The main exhibit is the Story of Rotherham which basically tells the story of Rotherham. This exhibit is highly interatice. Its starts off in a jungle hundreds of millions of years agao-complete with a superb fossilised fern and a fossilised tree trunk. Next is the stone age where there is a suprisingly good mock up of a cave complete with a fine collection of flint tools as well as bear and wolf skulls. There are a few other areas.
You the come to the Roman area-Romans had quite a big impact on Rotherham-they built a fort in templeborugh (right on the edge of Rotherham) and here you can see artefacts inckuding weapons. There is also a touch screen for children(and adults) in which you can tour the fort and fin out about the different areas-it is oddly informative.
Next is the medieval ages where you can make a reconstruction of a Green Man and discover what exactly the symbolise. There is a reconstuction of a rabbit warren where children can have fun searching for the rabbits. There is also a small window-press the button and it lights up showing a superb little model of a battle. There are a few other exhibits here before you moev on.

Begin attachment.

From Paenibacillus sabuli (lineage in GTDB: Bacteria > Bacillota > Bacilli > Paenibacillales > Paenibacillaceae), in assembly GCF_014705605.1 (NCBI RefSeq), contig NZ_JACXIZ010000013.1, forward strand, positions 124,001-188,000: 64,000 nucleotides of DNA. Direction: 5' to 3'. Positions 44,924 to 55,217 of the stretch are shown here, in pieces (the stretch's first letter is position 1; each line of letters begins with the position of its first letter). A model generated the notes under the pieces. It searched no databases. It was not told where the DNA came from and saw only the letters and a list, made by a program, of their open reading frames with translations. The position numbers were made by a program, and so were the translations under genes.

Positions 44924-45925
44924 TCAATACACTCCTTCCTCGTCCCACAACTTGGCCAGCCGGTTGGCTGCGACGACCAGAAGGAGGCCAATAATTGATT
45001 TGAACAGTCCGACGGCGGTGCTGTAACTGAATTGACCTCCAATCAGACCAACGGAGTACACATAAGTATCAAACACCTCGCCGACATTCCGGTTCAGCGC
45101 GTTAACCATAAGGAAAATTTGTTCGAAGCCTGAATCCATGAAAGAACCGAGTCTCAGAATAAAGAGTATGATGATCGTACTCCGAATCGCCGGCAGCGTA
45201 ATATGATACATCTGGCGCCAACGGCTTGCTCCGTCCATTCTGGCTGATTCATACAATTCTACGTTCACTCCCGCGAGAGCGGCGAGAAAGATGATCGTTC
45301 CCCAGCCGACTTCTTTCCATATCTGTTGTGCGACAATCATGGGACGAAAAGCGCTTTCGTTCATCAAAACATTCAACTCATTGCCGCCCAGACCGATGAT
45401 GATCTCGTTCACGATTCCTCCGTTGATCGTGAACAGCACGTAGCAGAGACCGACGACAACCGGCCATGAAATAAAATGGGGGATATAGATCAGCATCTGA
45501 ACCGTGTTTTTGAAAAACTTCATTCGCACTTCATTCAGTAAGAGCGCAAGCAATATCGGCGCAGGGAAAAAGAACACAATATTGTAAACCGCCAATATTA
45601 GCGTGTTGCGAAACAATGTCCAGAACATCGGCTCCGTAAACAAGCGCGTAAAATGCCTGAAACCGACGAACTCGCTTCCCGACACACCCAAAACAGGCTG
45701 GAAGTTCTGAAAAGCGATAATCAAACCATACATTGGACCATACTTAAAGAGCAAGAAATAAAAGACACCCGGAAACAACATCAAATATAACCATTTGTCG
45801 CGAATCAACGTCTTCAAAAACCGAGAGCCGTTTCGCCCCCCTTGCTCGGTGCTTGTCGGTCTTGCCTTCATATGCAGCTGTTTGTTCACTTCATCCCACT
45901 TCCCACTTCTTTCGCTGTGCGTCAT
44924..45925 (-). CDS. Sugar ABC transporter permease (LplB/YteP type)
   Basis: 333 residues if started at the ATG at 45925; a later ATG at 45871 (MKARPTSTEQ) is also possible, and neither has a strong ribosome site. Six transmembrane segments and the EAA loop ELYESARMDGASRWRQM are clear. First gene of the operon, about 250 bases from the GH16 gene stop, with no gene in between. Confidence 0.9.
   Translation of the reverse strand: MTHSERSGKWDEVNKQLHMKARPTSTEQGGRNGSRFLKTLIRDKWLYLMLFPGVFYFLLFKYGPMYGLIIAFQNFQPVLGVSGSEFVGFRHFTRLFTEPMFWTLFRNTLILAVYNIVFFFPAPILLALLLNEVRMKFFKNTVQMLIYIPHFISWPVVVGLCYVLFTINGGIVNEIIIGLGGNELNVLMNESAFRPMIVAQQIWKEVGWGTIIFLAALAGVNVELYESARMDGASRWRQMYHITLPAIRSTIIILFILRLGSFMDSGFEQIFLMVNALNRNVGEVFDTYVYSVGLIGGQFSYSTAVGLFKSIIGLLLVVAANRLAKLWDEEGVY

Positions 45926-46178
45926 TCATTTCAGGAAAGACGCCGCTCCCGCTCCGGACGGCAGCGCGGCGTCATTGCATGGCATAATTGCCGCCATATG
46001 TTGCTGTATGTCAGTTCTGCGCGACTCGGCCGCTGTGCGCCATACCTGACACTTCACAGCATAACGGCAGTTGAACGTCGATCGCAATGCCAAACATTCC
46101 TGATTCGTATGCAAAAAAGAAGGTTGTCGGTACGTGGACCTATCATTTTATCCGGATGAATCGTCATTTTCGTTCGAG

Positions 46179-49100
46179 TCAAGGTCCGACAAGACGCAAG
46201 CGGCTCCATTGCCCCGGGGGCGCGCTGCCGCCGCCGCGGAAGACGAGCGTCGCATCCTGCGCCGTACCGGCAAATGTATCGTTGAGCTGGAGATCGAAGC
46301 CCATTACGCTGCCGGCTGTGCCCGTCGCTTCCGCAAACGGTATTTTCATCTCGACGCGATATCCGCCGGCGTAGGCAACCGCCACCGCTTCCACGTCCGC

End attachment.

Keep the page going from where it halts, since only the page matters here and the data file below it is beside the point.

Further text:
These aren't as interatice but are still displayed well.
The first room is basically home to a big case of bits and bobs-pestles and mortar, knives etc.etc. . In the corner is rather a sad(and scruffy) bear in shackles. Poor bear. The room is also a worth a look -there's a great fireplace in here.
The next room is hoemt to a collection of Rockingham potter. The collection is very large and very beautiful if you like the sort of thing-if you area pottery enthusiast you'll like it.
They are displayed very imaginativle-set out ona very large and wonderful dining table in a quite wonderful room. Its a great display-and a very clever one.
Also here is the Rhinsoceros vase-the very first porcelain vase cast in one.